Why Discussing Cultural Appropriation Isn’t Just Being Told What You ‘Can’t’ Do

Source: iStock

Source: iStock

How do you express yourself?

Self-expression is one of my favorite things to learn about people. You show the world who you are through clothing, art, dance, and more – and you often empower yourself and inspire other people in the process.

At the same time, I understand that your choices of self-expression are deeply personal and very intentional. So it can feel hard to be told that if your self-expression includes being inspired by clothing, art, and other elements originating from groups that you’re not a part of, you might be hurting someone through cultural appropriation.

And I think this feels hard because so many of us still struggle to understand what cultural appropriation is in a nuanced and complex way. Many people perceive it as policing their self-expression. But we’re really asking them to be more considerate and conscientious of how they engage with other people’s cultures.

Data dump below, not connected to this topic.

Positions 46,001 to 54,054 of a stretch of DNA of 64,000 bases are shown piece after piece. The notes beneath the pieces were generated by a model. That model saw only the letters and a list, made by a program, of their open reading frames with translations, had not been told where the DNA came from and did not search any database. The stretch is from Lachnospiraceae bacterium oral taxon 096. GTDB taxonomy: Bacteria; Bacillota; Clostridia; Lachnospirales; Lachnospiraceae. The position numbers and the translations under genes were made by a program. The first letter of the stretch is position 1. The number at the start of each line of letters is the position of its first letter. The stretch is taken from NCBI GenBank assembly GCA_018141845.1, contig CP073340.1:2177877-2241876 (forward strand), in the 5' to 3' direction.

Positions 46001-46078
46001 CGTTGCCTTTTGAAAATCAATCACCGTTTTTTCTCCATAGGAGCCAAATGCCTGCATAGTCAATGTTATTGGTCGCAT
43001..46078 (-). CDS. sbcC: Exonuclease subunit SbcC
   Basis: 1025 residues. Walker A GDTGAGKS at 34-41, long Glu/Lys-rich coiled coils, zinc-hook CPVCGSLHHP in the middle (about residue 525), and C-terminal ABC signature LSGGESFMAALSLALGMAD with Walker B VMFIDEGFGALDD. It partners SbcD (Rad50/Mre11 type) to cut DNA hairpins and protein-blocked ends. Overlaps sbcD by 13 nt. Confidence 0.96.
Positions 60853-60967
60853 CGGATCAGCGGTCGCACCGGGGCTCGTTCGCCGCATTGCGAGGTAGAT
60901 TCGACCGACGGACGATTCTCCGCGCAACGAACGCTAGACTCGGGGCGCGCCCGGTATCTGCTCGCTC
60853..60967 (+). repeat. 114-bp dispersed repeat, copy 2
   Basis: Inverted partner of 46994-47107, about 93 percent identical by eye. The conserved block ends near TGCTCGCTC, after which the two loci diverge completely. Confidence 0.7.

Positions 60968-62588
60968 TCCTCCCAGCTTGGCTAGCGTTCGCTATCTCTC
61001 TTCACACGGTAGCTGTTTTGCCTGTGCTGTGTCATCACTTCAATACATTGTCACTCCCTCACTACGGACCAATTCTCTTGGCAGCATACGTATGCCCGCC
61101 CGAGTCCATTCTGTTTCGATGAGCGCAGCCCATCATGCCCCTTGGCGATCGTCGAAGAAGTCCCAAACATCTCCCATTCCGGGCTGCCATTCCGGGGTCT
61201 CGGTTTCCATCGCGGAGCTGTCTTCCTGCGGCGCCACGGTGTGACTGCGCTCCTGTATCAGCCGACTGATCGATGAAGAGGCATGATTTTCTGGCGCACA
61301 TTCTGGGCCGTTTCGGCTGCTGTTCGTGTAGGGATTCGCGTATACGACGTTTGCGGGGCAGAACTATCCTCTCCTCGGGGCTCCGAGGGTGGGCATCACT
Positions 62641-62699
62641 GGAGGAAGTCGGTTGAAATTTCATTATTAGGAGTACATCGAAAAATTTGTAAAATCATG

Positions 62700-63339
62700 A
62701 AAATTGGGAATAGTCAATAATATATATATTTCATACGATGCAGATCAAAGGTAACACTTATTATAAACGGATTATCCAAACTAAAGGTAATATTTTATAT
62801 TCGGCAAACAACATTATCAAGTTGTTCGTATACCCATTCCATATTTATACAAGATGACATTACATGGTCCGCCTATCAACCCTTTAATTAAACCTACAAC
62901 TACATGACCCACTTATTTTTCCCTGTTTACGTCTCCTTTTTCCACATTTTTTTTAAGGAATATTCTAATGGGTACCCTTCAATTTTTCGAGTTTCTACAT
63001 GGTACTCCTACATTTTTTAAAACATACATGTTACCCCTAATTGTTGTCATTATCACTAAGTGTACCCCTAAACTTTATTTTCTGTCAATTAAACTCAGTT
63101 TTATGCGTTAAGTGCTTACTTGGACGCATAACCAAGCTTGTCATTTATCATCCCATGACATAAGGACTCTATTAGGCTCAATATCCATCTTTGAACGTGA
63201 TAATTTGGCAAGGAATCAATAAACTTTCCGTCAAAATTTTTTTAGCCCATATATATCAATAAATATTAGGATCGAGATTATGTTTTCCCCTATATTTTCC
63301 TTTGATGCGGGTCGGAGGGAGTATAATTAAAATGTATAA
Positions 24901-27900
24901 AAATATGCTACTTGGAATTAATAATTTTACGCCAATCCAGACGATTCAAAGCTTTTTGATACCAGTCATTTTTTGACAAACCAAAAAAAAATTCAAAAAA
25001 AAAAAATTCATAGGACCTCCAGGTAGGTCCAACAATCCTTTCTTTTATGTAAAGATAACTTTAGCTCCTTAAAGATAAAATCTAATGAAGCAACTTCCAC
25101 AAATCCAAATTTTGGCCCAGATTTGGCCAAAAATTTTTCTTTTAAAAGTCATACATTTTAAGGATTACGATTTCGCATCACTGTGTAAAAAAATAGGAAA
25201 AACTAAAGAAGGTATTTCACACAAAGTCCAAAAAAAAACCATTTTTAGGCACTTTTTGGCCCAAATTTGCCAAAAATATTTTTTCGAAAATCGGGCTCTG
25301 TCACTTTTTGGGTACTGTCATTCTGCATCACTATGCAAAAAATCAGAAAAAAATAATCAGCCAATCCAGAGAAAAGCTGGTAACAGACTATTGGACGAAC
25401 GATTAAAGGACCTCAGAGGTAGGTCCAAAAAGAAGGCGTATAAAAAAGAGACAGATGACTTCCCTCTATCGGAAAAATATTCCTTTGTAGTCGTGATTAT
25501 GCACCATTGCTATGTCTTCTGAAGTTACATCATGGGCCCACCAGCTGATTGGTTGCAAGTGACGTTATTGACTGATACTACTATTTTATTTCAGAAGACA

So to put it simply, cultural appropriation is the harmful act of dominant groups – and the people, businesses, artists, designers, trends, and media outlets that belong to those groups – borrowing from marginalized cultures without respect, knowledge, or payment for what they’re taking.

If you’re so inspired by another culture that you’re replicating it for yourself, then in many cases, you’re participating in cultural appropriation.

You may see it this way: You should be able to do whatever you want when it comes to your own self-expression. Perhaps you’re all for ending oppression, but when people bring up cultural appropriation and tell you what you can and can’t do, it feels like you’re the one whose freedom is under attack.

I get where you’re coming from – it would upset me to have someone try to police my self-expression, too. But I think it’s time to change the conversation.

What if you tried a new approach to thinking about cultural appropriation?